Three-D Issue 28: Not the Brexit election many predicted, with events reshaping the campaign agenda

It was billed as the Brexit election, but events have influenced a campaign few predicted. I have been monitoring election coverage with a research team at Cardiff University, comparing TV news across the main UK evening bulletins. The opening part of the campaign began fairly predictably, with the Conservatives tightly controlling their rallies and walkabouts by limiting access to journalists. Brexit negotiations overshadowed the first week of our monitoring, with the Conservatives dominating coverage, particularly on the BBC.

However, the second week coverage become more balanced between Conservatives and Labour, with Corbyn often pictured in front of large crowds of people – notably students – cheering him on in rallies and walkabouts. But in focussing so much on May and Corbyn, the other UK parties received limited attention. Labour and Conservative, at this point in the campaign, made up 81.8% of airtime granted to all parties, yet in the 2015 election they only received 67.3% share of votes.

We also found a relatively light policy agenda in the opening two weeks of campaign. Most news items had either have no or just some policy information, with few ‘explainers’ unpacking the issues between parties. Experts were not used to explore the parties’ policies, as broadcasters choose instead to air – between a fifth and almost half of all sources – citizens’ views in vox pops. These were often short in length and substance, with the public mostly asked to respond to questions about the horse race, leaders’ personalities and, to a far lesser extent, the parties’ policies.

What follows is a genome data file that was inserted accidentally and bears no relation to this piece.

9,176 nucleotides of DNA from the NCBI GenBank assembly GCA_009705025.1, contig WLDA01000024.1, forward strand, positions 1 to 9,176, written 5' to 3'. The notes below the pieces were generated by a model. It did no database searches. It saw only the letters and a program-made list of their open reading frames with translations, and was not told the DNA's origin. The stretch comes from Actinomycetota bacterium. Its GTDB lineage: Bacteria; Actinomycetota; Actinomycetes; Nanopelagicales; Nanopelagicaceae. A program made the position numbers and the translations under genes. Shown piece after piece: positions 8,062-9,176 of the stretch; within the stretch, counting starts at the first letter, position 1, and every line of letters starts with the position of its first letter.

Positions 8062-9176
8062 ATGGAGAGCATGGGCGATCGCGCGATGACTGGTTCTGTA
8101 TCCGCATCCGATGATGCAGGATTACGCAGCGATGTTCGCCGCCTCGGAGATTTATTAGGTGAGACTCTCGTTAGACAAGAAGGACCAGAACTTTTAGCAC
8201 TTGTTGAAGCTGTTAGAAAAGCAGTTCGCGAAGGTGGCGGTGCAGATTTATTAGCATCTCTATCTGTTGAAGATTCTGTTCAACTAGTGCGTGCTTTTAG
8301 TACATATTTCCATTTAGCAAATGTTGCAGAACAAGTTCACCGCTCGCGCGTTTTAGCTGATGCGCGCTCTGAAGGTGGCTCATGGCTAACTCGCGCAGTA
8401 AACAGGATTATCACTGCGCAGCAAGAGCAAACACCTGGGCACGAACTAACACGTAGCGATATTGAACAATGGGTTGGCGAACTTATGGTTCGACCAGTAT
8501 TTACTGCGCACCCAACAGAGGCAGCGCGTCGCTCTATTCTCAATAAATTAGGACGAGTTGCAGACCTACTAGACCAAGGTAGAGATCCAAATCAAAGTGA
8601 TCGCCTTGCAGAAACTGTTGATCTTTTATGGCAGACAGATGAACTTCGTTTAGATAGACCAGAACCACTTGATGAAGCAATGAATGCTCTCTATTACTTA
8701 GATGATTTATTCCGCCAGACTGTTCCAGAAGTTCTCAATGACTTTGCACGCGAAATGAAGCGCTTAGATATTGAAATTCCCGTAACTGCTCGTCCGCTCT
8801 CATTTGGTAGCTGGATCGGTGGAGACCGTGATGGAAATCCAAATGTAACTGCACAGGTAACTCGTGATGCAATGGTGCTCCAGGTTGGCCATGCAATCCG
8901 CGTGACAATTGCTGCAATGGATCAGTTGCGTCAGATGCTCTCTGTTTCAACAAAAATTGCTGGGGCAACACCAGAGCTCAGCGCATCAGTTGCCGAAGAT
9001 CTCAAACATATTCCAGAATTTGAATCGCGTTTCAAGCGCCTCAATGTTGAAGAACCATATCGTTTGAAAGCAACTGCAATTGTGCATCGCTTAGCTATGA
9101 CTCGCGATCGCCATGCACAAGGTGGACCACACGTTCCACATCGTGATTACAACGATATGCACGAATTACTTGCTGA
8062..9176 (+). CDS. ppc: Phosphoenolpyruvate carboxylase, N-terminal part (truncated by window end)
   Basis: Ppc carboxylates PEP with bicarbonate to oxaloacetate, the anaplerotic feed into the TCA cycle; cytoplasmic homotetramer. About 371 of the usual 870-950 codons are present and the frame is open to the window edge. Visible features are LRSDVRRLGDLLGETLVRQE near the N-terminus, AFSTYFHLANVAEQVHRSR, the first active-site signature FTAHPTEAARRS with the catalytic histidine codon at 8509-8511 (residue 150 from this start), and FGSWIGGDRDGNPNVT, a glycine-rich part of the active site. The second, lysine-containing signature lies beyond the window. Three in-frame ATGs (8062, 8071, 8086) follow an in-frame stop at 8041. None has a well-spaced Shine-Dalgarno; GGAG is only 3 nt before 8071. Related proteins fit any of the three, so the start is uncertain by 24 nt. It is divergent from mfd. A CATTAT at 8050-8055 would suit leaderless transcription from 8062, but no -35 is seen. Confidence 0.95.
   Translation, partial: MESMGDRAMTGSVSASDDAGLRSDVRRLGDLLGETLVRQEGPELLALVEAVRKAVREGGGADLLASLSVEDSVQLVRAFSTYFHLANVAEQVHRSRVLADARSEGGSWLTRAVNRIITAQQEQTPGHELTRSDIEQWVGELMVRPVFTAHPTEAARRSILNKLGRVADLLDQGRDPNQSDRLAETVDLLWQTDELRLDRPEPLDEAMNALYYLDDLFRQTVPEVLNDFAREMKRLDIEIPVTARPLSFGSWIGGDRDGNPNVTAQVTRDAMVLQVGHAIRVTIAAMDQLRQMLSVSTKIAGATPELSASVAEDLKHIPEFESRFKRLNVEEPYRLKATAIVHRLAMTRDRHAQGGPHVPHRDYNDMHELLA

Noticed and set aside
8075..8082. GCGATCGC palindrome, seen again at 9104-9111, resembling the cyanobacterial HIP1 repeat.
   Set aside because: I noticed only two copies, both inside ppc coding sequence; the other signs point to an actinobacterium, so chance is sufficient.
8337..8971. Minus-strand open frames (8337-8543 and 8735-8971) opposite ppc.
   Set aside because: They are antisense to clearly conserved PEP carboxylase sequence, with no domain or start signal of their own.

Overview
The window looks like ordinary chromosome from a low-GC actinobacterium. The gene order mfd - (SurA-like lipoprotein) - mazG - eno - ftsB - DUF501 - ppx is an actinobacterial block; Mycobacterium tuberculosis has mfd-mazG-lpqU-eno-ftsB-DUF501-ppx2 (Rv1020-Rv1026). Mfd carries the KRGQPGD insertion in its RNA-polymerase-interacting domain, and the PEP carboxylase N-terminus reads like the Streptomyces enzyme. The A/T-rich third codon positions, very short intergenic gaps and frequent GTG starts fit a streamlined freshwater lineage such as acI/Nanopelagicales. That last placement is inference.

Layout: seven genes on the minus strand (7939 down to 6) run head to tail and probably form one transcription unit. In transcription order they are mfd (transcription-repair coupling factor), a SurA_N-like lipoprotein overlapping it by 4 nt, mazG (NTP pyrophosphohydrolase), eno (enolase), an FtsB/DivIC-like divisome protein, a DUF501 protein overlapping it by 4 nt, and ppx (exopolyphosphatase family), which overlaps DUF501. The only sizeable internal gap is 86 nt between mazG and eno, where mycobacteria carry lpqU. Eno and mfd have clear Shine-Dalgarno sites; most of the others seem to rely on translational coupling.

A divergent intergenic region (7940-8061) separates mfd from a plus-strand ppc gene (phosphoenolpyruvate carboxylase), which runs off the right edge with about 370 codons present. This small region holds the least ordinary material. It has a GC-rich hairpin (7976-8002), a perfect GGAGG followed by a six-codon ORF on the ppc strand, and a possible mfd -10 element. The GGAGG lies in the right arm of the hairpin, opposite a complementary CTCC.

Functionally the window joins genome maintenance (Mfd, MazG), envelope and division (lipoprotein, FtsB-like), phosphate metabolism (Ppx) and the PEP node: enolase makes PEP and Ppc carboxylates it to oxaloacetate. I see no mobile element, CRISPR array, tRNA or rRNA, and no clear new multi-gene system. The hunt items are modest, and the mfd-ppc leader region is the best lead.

Once the parties’ manifestos were published – a week later – policy was pushed up the agenda. Close to 8 in ten items were primarily about policy issues, whereas the previous weeks of the campaign issues made less than half of coverage. Despite ITV’s leaders’ debates, which gave the Liberal Democrats, SNP, UKIP and the Greens UK prime time exposure, they continued to be largely peripheral actors in the campaign narrative.

After the Conservative’s manifesto launch, social care became the dominant issue as many voters and experts voiced their opposition to the policy. This forced a Conservative U-turn and led to a visibly shaken up PM battling it out with journalists claiming “nothing has changed”. Clearly it had, but the focus of attention was short-lived. The terrorist attacks in Manchester halted campaigning and the government’s response became the focus of attention. Shortly afterwards law and order issues, from terrorism to policing, were at the centre of the election campaign.

When social policy issues were at the top of the news agenda, polls appeared to show a bump in Labour support. Once the spotlight turned to law and order, the Conservatives were on safer territory. Although the election was meant to settle the Brexit debate, the campaign opened up new issues and debates that pushed how the UK will negotiate its exit from the EU off the agenda.

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